So, what is it you do? by Brad Boundy, 6th January 2023
It’s probably the one question I dread being asked when I first meet someone. Not because I don’t like what I do for a living- on the contrary, I love it.
But the moment I disclose I work in data centre technical operations, I invariably get a polite, very British nod accompanied by an ‘Ah right’ or complete bewilderment. I can’t blame them. I’ve been working in data centres for 15 years and even my parents still have no idea what I do.
Sat at a roundtable with Lord Baker, my peers, our alliances, and some of the biggest hyper-scalers on the planet though, I began to strongly suspect that the next generation of engineers are unlikely to face the same challenge – and this is why.
If you haven’t heard of Lord Baker, he’s a fascinating person. Former Secretary of State for Education and Science in 1986 and now Chairman of the Baker Dearing Educational Trust, he has worked tirelessly to provide education and job opportunities in the areas that need it the most.
A task easier said than done. According to Lord Baker, few educators speak to local businesses about the skills needed (they’re busy delivering the school curriculum). Equally the subjects taught in school, seldom match the requirements and genuine skills gaps in the outside world.
A Founder of the University Technical Colleges, Lord Baker is on a mission to close that gap. Addressing the roundtable, he commented that if Education Secretary’s, educators and businesses aren’t aligned the next generation and the UK economy will be the ultimate casualties.
It reminded me of my own conversation with my school’s career advisor who asked me what I wanted to be. ‘An engineer’ I replied. ‘Which kind?’, he asked. In all honesty, I had no idea at that stage and that was the only answer I could offer. ‘Then I can’t help you’, he said – and that was the end of that conversation 🙂
Twenty years on, we live in a world where STEM / Science-based subjects at GCSE level have dropped in the last 10 years by a staggering 75%. The market has also seen a rapid decline in the investment in apprenticeships from big organisations. Contrast this with the exponential demands of the data centre industry, and the need becomes all the more poignant.
Thankfully, year one of the Digital Futures Program was a resounding success. We took our first group of students, explained the world that existed behind their phones, what a data centre is and how we as an industry we empower some of their favourite brands – And the outcome was 4 distinctions, 20 merits, 36 passes and 0 failures.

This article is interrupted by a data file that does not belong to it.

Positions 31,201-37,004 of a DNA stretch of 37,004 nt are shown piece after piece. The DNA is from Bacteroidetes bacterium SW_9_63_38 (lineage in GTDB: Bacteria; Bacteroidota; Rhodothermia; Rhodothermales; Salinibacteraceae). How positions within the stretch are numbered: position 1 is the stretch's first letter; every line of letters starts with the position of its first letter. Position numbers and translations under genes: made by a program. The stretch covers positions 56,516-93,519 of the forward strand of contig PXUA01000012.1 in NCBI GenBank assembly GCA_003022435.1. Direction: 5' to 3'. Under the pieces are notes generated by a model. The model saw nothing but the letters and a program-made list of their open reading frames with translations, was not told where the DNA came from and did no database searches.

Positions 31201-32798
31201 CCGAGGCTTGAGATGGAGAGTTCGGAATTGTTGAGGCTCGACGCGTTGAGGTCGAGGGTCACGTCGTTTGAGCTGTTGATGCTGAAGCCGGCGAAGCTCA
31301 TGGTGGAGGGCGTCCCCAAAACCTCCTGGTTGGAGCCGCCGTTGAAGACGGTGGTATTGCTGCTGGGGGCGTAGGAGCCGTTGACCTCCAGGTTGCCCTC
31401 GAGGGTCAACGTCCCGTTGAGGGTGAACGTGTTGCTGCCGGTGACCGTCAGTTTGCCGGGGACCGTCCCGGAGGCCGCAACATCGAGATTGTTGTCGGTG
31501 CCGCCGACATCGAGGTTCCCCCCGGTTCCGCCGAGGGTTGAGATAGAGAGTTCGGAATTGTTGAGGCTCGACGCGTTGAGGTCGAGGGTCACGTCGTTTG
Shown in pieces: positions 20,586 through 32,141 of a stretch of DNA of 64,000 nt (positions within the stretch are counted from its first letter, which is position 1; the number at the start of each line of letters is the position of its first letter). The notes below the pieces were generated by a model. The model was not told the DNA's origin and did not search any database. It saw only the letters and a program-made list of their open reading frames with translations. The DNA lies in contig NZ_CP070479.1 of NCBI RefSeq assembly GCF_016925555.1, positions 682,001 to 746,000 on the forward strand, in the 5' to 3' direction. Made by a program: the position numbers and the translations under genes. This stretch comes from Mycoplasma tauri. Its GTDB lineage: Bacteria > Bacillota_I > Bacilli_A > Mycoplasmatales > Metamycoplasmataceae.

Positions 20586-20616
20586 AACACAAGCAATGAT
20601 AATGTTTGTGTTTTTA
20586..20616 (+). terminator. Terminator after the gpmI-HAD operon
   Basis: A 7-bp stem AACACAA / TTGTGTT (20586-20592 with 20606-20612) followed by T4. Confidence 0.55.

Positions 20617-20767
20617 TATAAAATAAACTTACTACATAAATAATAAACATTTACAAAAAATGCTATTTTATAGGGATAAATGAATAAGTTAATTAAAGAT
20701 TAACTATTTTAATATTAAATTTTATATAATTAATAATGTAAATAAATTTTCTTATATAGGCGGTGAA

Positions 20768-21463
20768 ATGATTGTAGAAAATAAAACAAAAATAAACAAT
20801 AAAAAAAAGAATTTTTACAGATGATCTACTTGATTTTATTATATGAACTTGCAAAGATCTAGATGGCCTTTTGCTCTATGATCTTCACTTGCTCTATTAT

Our experience with that group taught us that (thankfully) there is a new generation forming which has a much better grasp on the importance of climate change, so the challenges we set, such as the evolving nature of sustainable technology, didn’t require a huge leap in understanding. Translating how and why they’re important in a data centre setting however, is an entirely different matter.
And therein lies the rub, I was tasked with authoring a 3-part assignment that would ask the students to run a project from conception through to delivery, covering the design of a cooling solution for our Cody Park campus – And I’ll save you the suspense, it’s not easy.
We present them with four different types of cooling, evaporative cooling, fresh air free cooling, indirect free cooling and mechanical cooling. We describe what each of them do, provide reading materials, and then ask what is good and bad about each of them. For example, free cooling is economical and environmentally efficient but should we consider combining it with mechanical cooling to hit our deliverable?
This is where a student’s mind offers huge benefits. They have no industry baggage, and they’re not afraid to ask the obvious questions to get the outcome – Which is why it’s critical to explain something in a way that sparks their imagination and gets them thinking differently.
Take resiliency as an example, (a term that could potentially induce narcolepsy in a young audience). I like to use the example of baking cupcakes. If I’m having a birthday party and have ten guests, how many cakes should I bake? Do I bake ten? or twenty, just in case? How should I carry them to the table, together or separately? What if I drop one? Just by leveraging a simple analogy, we can open up topics that can be tricky to access while getting the students thinking about options, consequences and the impact of those decisions.
Our role after all is to get these young people engaged and excited about a career in the data centre world – the assignments need to be challenging but accessible. And perhaps most importantly, designed for them to succeed.
I love that some of the student’s questions and solutions put forward challenged some of the smartest people we have in the room. Watching one extremely bright young man go toe-to-toe with our Head of Sustainability, Pip Squire on novel power generation technologies is a conversation I personally won’t forget in a hurry…
Listening to voices of our peers, alliances and competitors at Lord Baker’s roundtable, was a sobering reminder that we’re all in this together as an industry. That by combining our efforts, we can fix the skills gap, and step in where the traditional curriculum falls short.
Knowing the UTC movement has the potential to expand nationwide, has also ignited something in my own career. I’ve always loved my job but being able to give something back, and hopefully give a new generation the engineering bug, gives me a whole new purpose, not to mention an easier answer to the question ‘So what is it you do?’